The plaintiff claims that he is now treated differently than non-indigent prisoners or indigent non-prisoners as a result of the application of § 1915(g). Because neither indigents nor prisoners are a suspect class, however, Harris v. McRae, 448 U.S. 297, 323, 100 S.Ct. 2671, 65 L.Ed.2d 784 (1980); Hampton v. Hobbs, 106 F.3d 1281, 1286 (6th Cir.1997), such differentiation is permissible as long as even a rational basis for the differing treatment can be shown. United States v. Kras, 409 U.S. 434, 446, 93 S.Ct. 631, 34 L.Ed.2d 626 (1973).


This court has held that "[d]eterring frivolous prisoner filings in the federal courts falls within the realm of Congress's legitimate interests...." Hampton, 106 F.3d at 1287. In an effort to lessen the crush of such filings on the courts, Congress has concluded that prisoners who are not under threat of immediate harm and who have, on at least three prior occasions, filed frivolous lawsuits should be barred, not from ever filing another law suit in federal court, but merely from instituting such claims at additional expense to the taxpayers. Such a differentiation between indigent and non-indigent litigants has a rational basis.


Likewise, the further differentiation between prisoners and non-prisoners also has a rational basis. As the Fifth Circuit explained in Carson v. Johnson, 112 F.3d 818, 822 (5th Cir.1997):


Prisoners have substantially more free time than do non-prisoners and are provided with food, housing, paper, postage, and legal assistance by the government. See Roller [v. Gunn ], 107 F.3d [227,] 234 [ (4th Cir.1997) ].


Furthermore, "pro se civil rights litigation has become a recreational activity for state prisoners," Gabel v. Lynaugh, 835 F.2d 124, 125 n. 1 (5th Cir.1988) (per curiam), and prisoners have abused the judicial system in a manner that non-prisoners simply have not.


Consequently, even though we might not believe the solution advanced by Congress to be the best possible, or even a prudent, response to the problem presented, the legislation cannot be deemed violative of the Equal Protection Clause on the basis of differing treatment of these diverse groups.


Wilson also contends that § 1915(g) contravenes equal protection principles because it interferes with his fundamental constitutional right of access to the courts. The Supreme Court has consistently recognized the existence of such a right, Lewis v. Casey, 518 U.S. 343, 116 S.Ct. 2174, 2179, 135 L.Ed.2d 606 (1996); Bounds v. Smith, 430 U.S. 817, 821, 97 S.Ct. 1491, 52 L.Ed.2d 72 (1977), and this court has noted that the right is indeed "fundamental." Ward v. Dyke, 58 F.3d 271, 275 (6th Cir.1995). The access to be afforded the inmate must, moreover, be "adequate, effective, and meaningful." Hampton, 106 F.3d at 1284 (citing Bounds, 430 U.S. at 822, 97 S.Ct. 1491).


Both as written and as applied in this case, § 1915(g) does not infringe upon the fundamental right of access to the courts. The plaintiff, despite being barred from bringing his present § 1983 claims in federal court as an indigent, still had available to him at the time of the initial filing the opportunity to litigate his federal constitutional causes of action in forma pauperis in state court. See Patsy v. Board of Regents of Florida, 457 U.S. 496, 506-07, 102 S.Ct. 2557, 73 L.Ed.2d 172 (1982). As long as a judicial forum is available to a litigant, it cannot be said that the right of access to the courts has been denied. Hampton, 106 F.3d at 1285.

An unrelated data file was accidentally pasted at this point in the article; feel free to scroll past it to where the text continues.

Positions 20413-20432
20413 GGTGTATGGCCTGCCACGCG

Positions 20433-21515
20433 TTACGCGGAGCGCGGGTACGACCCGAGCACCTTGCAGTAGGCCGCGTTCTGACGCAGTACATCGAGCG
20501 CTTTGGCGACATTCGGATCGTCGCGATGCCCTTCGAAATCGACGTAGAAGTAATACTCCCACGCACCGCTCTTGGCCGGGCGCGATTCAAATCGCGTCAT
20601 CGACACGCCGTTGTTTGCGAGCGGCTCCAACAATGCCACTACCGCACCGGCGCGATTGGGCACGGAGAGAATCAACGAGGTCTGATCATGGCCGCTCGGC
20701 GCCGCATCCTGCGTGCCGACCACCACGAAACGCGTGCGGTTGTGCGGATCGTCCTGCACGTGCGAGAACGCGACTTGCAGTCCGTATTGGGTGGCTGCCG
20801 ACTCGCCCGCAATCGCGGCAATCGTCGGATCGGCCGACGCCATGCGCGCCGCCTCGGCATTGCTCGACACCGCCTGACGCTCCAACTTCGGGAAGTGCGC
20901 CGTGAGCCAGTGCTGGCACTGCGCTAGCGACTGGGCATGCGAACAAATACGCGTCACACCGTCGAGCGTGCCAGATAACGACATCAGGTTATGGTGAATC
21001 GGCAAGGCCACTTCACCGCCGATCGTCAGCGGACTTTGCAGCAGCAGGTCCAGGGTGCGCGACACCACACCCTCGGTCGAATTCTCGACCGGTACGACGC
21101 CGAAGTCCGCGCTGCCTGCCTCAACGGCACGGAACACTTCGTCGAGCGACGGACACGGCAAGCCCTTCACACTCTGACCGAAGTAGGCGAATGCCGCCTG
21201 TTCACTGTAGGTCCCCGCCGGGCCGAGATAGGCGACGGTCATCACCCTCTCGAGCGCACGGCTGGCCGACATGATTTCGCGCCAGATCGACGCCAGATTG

C. Due Process Challenge


Wilson next argues that the alleged denial of access to the courts violates a fundamental right guaranteed by substantive due process principles. He contends that distinctions drawn in § 1915(g) between prisoners and non-prisoners, and between indigents and non-indigents are arbitrary, and also insists that the determination that only three prior dismissals of prison suits will trigger the statute's sanctions was arbitrary and capricious as well.


As discussed previously in reference to the plaintiff's equal protection challenges, Wilson cannot demonstrate in this case a denial of his right to access the courts. All claims pursued by the plaintiff in his underlying causes of action could have been filed in Ohio's state courts even if federal law precluded the exercise of district court jurisdiction. Absent a showing by the plaintiff that Ohio law or Ohio court rules also prevented him, as an indigent prison litigant, from pursuing his claims, we need not engage in further analysis of Wilson's access-to-courts argument.


Furthermore, again for reasons discussed in the equal protection analysis above, any distinctions drawn by the legislation are rationally related to the congressional objective of lessening the number of frivolous prison suits prosecuted at taxpayers' expense. Unquestionably, other cures for the problem could have been tried and might have been better suited to the ultimate purpose of the legislation. The fact that Congress does not choose the most logical or best solution in any given situation does not mean, however, that the chosen antidote is arbitrary, capricious, or fundamentally unfair.